Building a Commander Mana Base

Mana in EDH used to be difficult, but in recent years there has been a great number of reprints and new multi-colored lands put into the format. If we’re talking optimal Alpha duals, Fetch lands, and Shock lands, they are all no-brainers.

But for now, let’s take a step back and make something more budget-conscious. In general, I would try my best to avoid dual lands that can only enter tapped unless you are on the tightest of budgets.

For this deck, I have decided to go with the Innistrad “Enters tapped unless you control two or more other lands,” Shock lands, the Dominaira Check lands, Command Tower, Exotic Orchard, and a handful of basics in each color. The only other weird land I included is Mystic Sanctuary since it lets us get back a spell from the graveyard.

I would recommend searching Scryfall for dual lands that suit your needs. You can do so by searching: t:land ci>1 ci<4 commander:jeskai. You can replace commander:jeskai with your own color combination and replace ci<4 with the number of relevant colors in your deck. This search will show all lands that tap for two or more of your colors.

If your budget allows it, I would also recommend playing lands that generate all colors of mana, such as City of Brass and tarnished Citadel.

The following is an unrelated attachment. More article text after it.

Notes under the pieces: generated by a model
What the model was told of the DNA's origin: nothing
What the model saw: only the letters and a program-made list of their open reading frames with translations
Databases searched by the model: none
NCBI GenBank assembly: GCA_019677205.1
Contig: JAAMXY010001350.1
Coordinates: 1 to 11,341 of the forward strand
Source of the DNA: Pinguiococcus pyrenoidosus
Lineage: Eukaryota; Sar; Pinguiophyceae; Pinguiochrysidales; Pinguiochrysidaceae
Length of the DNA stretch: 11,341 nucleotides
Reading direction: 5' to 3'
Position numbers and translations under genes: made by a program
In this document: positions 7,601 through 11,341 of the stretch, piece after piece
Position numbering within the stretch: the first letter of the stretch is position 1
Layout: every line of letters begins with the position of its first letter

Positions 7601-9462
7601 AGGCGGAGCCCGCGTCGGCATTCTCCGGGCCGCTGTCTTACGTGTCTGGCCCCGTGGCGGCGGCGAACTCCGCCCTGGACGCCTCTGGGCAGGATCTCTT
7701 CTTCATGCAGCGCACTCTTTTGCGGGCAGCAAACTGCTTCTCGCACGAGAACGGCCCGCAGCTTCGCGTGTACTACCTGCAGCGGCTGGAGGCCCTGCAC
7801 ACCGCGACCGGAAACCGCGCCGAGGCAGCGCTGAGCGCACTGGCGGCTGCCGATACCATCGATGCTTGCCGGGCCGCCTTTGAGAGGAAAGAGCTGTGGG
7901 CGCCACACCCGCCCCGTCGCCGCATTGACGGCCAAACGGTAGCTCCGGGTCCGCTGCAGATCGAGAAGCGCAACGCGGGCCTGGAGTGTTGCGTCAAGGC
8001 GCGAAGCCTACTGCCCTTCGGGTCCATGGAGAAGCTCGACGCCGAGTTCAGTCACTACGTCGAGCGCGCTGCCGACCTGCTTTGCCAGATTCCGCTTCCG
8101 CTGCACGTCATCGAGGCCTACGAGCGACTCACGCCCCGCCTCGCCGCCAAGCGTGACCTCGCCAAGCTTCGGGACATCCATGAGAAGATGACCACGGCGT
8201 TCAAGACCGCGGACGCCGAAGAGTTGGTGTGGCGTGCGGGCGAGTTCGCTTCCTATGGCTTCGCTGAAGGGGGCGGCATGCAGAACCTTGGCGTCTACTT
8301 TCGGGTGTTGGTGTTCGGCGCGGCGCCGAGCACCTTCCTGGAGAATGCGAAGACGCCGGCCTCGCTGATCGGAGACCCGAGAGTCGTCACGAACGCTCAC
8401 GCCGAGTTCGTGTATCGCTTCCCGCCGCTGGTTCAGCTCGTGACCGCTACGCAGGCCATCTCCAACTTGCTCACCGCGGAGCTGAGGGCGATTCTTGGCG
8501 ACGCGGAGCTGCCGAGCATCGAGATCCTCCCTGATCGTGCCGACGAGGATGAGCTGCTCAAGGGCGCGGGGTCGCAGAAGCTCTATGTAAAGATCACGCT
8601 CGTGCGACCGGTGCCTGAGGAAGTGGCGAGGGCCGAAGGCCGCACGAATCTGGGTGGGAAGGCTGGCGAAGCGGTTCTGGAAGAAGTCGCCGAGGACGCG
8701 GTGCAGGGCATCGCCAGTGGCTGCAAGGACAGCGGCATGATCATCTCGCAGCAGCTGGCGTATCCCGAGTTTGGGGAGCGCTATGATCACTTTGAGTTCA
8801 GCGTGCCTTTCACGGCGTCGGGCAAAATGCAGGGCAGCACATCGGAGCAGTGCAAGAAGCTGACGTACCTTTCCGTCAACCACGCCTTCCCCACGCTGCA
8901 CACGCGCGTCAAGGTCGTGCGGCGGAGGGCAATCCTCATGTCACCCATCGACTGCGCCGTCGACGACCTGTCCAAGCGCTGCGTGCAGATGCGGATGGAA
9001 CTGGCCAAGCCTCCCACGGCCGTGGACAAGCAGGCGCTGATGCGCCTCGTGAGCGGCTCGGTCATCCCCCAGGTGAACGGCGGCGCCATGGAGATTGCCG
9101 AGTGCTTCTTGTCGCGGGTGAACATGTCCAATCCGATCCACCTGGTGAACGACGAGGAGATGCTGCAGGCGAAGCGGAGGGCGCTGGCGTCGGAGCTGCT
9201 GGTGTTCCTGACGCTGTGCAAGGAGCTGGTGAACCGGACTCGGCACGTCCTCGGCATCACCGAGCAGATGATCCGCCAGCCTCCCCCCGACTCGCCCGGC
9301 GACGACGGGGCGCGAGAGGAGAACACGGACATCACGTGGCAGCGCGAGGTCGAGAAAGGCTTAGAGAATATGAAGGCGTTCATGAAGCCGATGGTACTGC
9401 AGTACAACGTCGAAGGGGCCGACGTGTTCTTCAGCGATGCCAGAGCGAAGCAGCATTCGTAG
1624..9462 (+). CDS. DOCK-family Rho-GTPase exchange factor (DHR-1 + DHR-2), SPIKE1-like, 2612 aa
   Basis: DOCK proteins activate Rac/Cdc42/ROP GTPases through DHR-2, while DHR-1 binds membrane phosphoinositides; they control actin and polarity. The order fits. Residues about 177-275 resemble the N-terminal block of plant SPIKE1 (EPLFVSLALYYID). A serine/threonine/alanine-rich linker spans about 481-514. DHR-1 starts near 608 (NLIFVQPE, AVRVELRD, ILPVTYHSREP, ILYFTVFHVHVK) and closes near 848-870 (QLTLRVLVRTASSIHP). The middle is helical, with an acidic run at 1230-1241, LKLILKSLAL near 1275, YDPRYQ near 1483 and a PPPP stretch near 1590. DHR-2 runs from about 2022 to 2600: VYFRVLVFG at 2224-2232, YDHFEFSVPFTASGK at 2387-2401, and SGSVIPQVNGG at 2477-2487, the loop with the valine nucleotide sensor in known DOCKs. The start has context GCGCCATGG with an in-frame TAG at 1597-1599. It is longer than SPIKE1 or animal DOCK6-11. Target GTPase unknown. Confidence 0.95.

Conclusion & Useful Resources

And there we have it, a full commander deck built from scratch!

Check out the full decklist here for the cards that I didn’t give a verbose call out.

Throughout this article, I hope you’ve found some ideas that may be helpful. In making the deck I used a couple of tools to help and you should have a look if you are interested:

Scryfall: This is a powerful search engine for Magic cards. It allows you to search by name, card text, and so much more. I could talk about Scryfall all day, in fact, we already did! Check out this article on Bolt the Bird for more info on how you can master searching on Scryfall.

EDHREC: This website amalgamates decklists from across the internet and shows what cards are seeing the most play in a given deck. It can be a great place to find hidden gems, especially for those more bizarre commanders that are begging to be broken.

Moxfield: One of many deckbuilders out there. I love Moxfield for its use of packages. Users can create their own packages and view ones created by other users. I find this really helpful when I am deck building. I have built a couple of packages myself for things like cheap mana rocks or budget counterspells. I can just click “add package” instead of searching for each card manually. Additionally, Moxfield lets you put a “tag” on each individual card. This can help you visualize what’s important to your deck, and show what you might be lacking in, or have too much of.